ersburg and Richmond. G. T. Beauregard.
Headquarters, Department N. C. and so. Va., June 3d, 1864. Genl. Braxton Bragg, Comdg., etc., Richmond, Va.:
General,—That there may not be hereafter any possible misapprehension of the part I am called upon to act in the momentous events which are transpiring, and which I cannot but watch with the most intense interest and solicitude, I send you herewith copies of the telegrams which have been exchanged between General Lee and myself since the 1st inst., at 4 P. M.
You will not doubt of my readiness and anxiety to co-operate with General Lee in any manner that may be deemed most conducive towards the crushing of the foe in his front.
I shall be found ready and willing, at all times, to obey any orders the War Department may judge fit and proper to give on the subject; but I cannot, under existing circumstances, advise the withdrawal of more troops from this vicinity.
Already thirteen thousand out of twenty thousand infantry have been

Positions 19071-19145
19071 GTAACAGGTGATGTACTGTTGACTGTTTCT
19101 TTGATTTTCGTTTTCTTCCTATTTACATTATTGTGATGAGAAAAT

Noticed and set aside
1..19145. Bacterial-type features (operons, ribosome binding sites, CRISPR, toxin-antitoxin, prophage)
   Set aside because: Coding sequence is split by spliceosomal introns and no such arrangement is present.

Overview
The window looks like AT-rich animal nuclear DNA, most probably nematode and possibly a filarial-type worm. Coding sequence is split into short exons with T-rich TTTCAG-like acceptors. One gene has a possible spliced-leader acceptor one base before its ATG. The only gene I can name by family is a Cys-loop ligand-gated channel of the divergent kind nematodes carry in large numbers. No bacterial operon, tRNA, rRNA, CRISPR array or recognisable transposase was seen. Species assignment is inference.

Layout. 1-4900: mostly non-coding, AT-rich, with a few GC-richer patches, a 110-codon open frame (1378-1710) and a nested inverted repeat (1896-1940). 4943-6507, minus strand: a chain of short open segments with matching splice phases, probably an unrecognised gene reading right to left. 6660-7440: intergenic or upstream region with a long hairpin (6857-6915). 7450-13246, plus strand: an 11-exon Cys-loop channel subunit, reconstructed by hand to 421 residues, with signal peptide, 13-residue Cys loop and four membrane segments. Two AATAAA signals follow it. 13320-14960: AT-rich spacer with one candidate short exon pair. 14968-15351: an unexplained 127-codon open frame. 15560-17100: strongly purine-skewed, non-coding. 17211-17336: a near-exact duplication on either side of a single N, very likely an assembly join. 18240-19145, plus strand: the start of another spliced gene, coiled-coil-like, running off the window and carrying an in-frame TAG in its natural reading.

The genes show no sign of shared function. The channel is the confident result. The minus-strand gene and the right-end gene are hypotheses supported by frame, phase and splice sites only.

's willingness to respond to the emergency, had, however, authorized the call upon him.
Mr. Seddon's telegram to General Beauregard read: Your telegram of the 2d inst. is referred to me for answer.
If General E. K. Smith can now act as you suggest, it would be well he should do so. You are authorized so to inform him, and to rn:
Headquarters, Military division of the West, Montgomery, Ala., Dec. 13th, 1864. To General E. Kirby Smith, Comdg. Trans-Miss. Dept.:
General,—On the 2d inst. General Beauregard transmitted to you, by his aide-de-camp, Captain Toutant, a letter requesting that you would, without delay, send to the support of General Hos now absent, and I am in receipt of a telegram from the Hon. Secretary of War directing General Beauregard to order the movement indicated in the letter of the 2d instant.
In the absence of the General I transmit you a copy of the said letter, and request a speedy compliance with it. Your prompt attention and action are not on